Brasenia schreberi are:
Water-shield, Watershield, Water-target, Dollar Bonnet
and Purple Wen-dock.
The French vernacular name is Brasénie de Schreber.
Brasenia schreberi has also been known as:
- Brasenia nymphoides (L.) Baill.
- Brasenia peltata Pursh
- Brasenia purpurea Caspary
- Menyanthes nymphoides Thunb., non L.
- Menyanthes peltata Thunb.
- Hydropeltis purpurea Michx.
Brasenia schreberi is easy to distinguish from water lilies and other
plants with floating leaves by small oval leaves without a slit or notch.
Furthermore, the clear gelatinous material coating stems and undersides of
leaves is unique.
Brasenia schreberi are aquatic herbs with floating leaves; their
young vegetative parts heavily coated with
- Long, creeping.
- Anchored in muddy bottom.
- Up to 6 feet long.
- Covered with slippery gelatinous material.
- Oval to elliptical.
- From 2 to 5 inches long and half as wide.
- With smooth, unnotched margins.
- With a long centrally-attached red
- With the undersides covered with slippery gelatinous material.
- Green above, red below.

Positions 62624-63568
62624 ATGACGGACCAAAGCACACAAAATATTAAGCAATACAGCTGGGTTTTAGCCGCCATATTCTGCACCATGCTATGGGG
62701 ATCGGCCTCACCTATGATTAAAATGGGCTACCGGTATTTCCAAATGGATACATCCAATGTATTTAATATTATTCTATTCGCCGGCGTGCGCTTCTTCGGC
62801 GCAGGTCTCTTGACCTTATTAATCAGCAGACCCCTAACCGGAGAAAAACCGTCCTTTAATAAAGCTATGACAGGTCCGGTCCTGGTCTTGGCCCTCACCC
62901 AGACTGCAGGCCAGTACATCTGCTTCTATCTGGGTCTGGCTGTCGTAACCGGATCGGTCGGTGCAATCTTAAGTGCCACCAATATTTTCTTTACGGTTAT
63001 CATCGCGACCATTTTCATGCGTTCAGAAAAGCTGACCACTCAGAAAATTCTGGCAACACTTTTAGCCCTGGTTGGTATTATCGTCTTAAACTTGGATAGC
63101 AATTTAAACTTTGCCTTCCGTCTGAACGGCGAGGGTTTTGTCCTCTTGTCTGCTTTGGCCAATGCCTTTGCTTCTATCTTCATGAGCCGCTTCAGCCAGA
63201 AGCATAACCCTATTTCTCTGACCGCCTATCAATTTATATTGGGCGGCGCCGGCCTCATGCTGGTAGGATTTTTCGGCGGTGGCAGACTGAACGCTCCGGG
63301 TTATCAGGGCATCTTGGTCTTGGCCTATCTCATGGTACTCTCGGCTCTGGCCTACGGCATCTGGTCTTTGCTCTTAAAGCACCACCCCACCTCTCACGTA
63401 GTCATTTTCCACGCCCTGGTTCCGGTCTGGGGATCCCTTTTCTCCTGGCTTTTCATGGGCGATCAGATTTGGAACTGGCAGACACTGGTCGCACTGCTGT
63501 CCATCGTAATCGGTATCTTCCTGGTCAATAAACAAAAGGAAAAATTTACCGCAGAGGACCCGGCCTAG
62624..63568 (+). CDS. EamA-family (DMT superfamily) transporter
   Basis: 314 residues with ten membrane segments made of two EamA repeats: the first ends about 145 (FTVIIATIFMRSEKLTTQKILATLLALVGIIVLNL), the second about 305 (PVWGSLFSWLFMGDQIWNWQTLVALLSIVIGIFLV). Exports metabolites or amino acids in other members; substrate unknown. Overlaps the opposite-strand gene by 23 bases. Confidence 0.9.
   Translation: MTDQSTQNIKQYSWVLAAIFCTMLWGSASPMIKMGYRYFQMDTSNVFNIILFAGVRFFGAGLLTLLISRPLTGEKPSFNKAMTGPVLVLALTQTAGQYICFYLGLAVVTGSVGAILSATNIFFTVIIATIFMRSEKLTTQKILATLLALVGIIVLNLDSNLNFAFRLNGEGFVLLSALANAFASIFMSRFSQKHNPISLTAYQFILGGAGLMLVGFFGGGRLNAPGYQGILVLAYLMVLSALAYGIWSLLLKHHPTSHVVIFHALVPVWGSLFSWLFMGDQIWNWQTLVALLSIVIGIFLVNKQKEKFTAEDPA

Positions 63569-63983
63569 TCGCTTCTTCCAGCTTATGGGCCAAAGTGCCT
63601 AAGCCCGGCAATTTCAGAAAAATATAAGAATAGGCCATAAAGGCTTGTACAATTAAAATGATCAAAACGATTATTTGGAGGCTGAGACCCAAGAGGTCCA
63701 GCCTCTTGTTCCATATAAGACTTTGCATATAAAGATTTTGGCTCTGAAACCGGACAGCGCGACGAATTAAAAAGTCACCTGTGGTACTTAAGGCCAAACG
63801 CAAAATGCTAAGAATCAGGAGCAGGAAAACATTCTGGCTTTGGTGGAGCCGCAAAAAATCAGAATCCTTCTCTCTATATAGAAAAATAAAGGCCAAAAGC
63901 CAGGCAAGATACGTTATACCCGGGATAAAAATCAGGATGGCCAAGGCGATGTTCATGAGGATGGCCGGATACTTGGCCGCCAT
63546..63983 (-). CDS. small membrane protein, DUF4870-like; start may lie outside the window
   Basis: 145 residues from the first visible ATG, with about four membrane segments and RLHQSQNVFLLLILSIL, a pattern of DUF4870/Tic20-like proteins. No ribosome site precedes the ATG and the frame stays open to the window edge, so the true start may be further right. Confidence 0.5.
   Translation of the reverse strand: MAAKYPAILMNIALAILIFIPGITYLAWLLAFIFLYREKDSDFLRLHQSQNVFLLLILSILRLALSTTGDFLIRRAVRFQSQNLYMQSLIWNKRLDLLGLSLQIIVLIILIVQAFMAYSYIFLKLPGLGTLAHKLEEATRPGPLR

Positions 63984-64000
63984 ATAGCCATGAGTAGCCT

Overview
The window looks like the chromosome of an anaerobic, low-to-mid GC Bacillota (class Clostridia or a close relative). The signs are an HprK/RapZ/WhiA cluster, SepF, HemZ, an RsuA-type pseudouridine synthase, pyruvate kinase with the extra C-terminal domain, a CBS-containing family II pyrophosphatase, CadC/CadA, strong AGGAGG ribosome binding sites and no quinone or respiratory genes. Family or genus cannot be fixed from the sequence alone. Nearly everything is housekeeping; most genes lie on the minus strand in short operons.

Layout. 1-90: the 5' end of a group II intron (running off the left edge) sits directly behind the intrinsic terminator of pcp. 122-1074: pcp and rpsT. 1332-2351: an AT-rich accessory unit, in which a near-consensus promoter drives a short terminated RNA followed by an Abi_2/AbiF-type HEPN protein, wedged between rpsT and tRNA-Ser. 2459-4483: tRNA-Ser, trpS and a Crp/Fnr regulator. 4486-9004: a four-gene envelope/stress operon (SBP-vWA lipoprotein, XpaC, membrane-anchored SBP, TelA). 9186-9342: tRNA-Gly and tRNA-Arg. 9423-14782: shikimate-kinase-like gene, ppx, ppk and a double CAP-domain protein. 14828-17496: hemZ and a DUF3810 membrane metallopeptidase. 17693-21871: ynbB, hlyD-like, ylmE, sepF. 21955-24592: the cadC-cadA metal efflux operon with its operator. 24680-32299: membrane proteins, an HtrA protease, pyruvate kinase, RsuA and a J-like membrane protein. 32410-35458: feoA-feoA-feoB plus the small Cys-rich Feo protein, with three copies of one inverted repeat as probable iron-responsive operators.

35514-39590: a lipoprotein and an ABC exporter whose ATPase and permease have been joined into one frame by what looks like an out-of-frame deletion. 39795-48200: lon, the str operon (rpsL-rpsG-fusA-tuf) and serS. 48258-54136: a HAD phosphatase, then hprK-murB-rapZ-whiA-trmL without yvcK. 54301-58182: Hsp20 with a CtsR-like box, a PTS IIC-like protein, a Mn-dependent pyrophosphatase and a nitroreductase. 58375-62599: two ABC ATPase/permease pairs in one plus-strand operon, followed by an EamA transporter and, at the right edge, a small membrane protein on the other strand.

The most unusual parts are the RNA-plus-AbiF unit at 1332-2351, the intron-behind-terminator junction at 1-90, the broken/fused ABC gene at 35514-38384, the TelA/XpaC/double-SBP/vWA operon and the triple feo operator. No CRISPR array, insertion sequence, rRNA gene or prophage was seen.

- About 3/4 inch in diameter.
- Dull purple.
- The (usually 3, sometimes 4) petals slightly longer and narrower than
the (usually 3, sometimes 4) sepals
that are petaloid.
- With 12 to 36 or more stamens.
- Appearing singly above the water on long red
peduncle from the leaf
- With an unilocular ovary.
- Pollinated by the wind.
- Closing at night.
- Blooming in July in may area, 25 km north of Montréal.
- An oblong, segmented
capsule, from 3 to 5 mm long.
- Slightly to strongly fusiform.
- With ovoid seeds from 2 to 3 mm long.
- Ripening underwater and decaying to release their seeds.
Brasenia schreberi occurs in shallow lakes, in
ponds and slow streams, and prefers water up to six feet deep.
Brasenia schreberi is generously sprinkled throughout the majority of
the U.S. and in Canada; it is widespread but rarely common.
It is found from Nova Scotia and Québec to Minnesota,
south to Florida and Texas. In the west, it is found from British Columbia and